Even though "The War with Grandpa" won a weekend at the box office last October, knocking "Tenet" out of the top spot after a five-week run, the timing just never worked out for me to see the film in theaters. I actually felt bad about it, like I was missing out on the opportunity to review something relevant. I was indeed missing out on the opportunity to see a film that was scraping together just enough money to warrant a review, but I was not missing out on a movie worth reviewing.
The film stars Robert DeNiro as Ed, a senior citizen gradually falling behind in the modern world. After an incident involving one of those automatic checkout machines that infuriate everyone regardless of age, he's pressured into moving in with his daughter Sally (Uma Thurman) and her family. Sally, her husband Arthur (Rob Riggle), their teenage daughter Mia (Laura Marano), and Christmas-obsessed youngest daughter Jenny (Poppy Gagnon) all know the new arrangement will be an adjustment, but it's preteen son Peter (Oakes Fegley) who's most unhappy. Ed will be moving into his bedroom, meaning that he'll have to move up to the attic. I've heard other critics say that the attic in this movie doesn't look too bad and Peter should quit whining, but it has vermin problems that I doubt Child Protective Services would let slide.
Peter "declares war" on Ed, promising to make his life miserable until he... decides to move out, I guess, even though he doesn't exactly "want" to be there in the first place. A prank war ensues. Peter replaces Ed's shaving cream with sealant. Ed sabotages Peter's school report. Peter puts a snake in Ed's bed. Ed destroys Peter's elaborate virtual castle. In an effort to settle the rivalry once and for all, the two agree to face each other in a four-on-four winner-take-all (whatever that means) dodgeball game at a trampoline park. Why dodgeball? Why teams of four? Because this movie really wanted to film a scene at a dodgeball park and for no other reason. The game ends in a draw, and since there's no way for two people to settle a dispute other than trampoline dodgeball, the feud seems destined to go on forever. Or at least until Jenny's birthday party next week.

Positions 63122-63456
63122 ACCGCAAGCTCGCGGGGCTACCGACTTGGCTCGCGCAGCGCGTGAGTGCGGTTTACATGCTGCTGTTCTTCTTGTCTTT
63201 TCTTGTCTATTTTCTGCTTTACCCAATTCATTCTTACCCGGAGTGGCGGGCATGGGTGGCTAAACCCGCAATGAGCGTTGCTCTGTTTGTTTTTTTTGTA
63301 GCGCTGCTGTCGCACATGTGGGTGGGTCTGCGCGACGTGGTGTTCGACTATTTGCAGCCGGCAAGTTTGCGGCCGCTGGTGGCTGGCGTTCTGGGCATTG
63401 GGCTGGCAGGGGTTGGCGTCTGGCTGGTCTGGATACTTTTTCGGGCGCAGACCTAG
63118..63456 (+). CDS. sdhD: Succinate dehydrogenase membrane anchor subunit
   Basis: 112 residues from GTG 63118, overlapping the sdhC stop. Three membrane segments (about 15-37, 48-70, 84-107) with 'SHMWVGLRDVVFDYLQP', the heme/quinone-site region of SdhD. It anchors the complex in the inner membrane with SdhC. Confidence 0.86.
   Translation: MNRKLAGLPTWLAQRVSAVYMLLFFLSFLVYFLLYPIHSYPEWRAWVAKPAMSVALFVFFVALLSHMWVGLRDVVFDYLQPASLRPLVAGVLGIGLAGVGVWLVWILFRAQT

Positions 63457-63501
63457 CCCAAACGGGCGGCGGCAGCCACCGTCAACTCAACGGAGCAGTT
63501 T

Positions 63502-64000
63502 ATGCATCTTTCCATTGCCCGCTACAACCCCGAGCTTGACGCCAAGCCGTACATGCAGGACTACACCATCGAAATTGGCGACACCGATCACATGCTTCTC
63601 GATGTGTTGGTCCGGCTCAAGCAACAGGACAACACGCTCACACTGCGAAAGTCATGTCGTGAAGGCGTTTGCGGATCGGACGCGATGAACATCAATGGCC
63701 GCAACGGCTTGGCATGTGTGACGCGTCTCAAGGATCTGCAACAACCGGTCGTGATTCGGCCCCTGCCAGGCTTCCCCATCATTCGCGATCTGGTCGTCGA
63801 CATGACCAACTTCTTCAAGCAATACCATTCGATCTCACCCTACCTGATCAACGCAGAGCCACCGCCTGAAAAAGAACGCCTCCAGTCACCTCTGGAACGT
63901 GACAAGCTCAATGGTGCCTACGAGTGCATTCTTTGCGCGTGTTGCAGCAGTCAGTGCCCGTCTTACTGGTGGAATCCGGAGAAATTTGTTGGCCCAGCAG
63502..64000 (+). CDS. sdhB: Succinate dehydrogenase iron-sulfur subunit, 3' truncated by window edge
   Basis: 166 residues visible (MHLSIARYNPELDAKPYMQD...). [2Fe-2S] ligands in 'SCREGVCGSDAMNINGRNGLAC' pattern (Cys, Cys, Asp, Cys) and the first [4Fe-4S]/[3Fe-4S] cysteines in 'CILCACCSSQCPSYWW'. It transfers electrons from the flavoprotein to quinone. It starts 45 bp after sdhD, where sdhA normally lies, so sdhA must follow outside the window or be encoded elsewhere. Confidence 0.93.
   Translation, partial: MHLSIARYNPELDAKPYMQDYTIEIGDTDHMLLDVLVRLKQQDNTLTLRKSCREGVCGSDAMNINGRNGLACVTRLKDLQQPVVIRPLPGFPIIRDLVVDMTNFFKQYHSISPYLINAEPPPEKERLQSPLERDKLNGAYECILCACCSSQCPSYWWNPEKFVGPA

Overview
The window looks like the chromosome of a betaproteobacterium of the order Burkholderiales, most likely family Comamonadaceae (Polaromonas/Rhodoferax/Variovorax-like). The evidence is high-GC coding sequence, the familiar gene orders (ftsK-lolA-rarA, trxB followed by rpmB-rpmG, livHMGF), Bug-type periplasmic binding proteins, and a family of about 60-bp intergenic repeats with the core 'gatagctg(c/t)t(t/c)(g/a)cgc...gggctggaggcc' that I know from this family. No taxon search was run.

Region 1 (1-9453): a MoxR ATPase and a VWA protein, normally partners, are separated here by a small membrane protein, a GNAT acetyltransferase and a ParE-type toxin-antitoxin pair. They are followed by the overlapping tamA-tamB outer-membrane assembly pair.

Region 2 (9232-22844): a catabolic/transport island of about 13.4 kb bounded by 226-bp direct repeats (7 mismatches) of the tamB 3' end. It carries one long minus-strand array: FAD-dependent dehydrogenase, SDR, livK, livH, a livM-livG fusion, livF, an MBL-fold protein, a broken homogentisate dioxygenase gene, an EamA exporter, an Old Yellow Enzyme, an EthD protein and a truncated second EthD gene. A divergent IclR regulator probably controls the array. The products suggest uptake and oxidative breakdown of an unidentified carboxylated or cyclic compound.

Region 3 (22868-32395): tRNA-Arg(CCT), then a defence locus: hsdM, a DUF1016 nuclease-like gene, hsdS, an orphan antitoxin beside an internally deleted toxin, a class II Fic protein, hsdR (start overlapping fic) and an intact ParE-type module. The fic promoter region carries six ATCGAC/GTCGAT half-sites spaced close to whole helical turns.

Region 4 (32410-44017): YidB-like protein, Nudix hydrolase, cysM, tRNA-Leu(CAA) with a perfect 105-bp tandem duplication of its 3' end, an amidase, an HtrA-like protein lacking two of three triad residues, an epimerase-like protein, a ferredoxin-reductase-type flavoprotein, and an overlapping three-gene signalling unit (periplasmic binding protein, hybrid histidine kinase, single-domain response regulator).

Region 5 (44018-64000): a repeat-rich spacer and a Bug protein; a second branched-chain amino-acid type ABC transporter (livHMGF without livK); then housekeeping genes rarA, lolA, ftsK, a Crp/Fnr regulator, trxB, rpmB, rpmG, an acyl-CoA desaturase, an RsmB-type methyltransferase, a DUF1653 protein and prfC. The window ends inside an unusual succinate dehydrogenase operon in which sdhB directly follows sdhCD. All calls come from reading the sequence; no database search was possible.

Ed's circle of friends, and dodgeball team, include Jerry (Christopher Walken), Danny (Cheech Marin), and Diane (Jane Seymore). I was intrigued by the comedic possibilities of the wily veterans, but they let me down tremendously. With Walken, for example, I was so excited to hear that he was in this movie that I immediately broke into my requisite bad Walken impression. Then I saw the movie and noticed that Walken himself was doing an even worse impression. Cheech brings nothing to the table, and Seymore is involved in one of the dumbest twist endings of the year. The blatantly obvious one from lousy horror movie "You Should Have Left" is still worse, but I didn't even realize this was supposed to be a twist until it was treated like one.
"The War with Grandpa" triggered some sort of chemical reaction in my brain. Watching this unfunny, unintelligent, oftentimes unnatural movie, I wanted to cry. Not because of the six dollars I spent on the rental fee or even the torturous nature of the movie's humor, but because this was eating up 95 minutes of my valuable time. It's a good thing I merely saw this movie at home, because schlepping to a theater in New Jersey from my home in NYC takes about an hour both ways, so at least I was able to roughly halve the time wasted. I'm temped to name this movie as the worst of 2020, but I saw even hackier stuff On Demand, so this movie will just have to settle for being the worst that got a major theatrical release.
"The War with Grandpa" is available On Demand through streaming services and likely through your local cable provider. The film is rated PG for rude humor, language, and some thematic elements. Its running time is 95 minutes.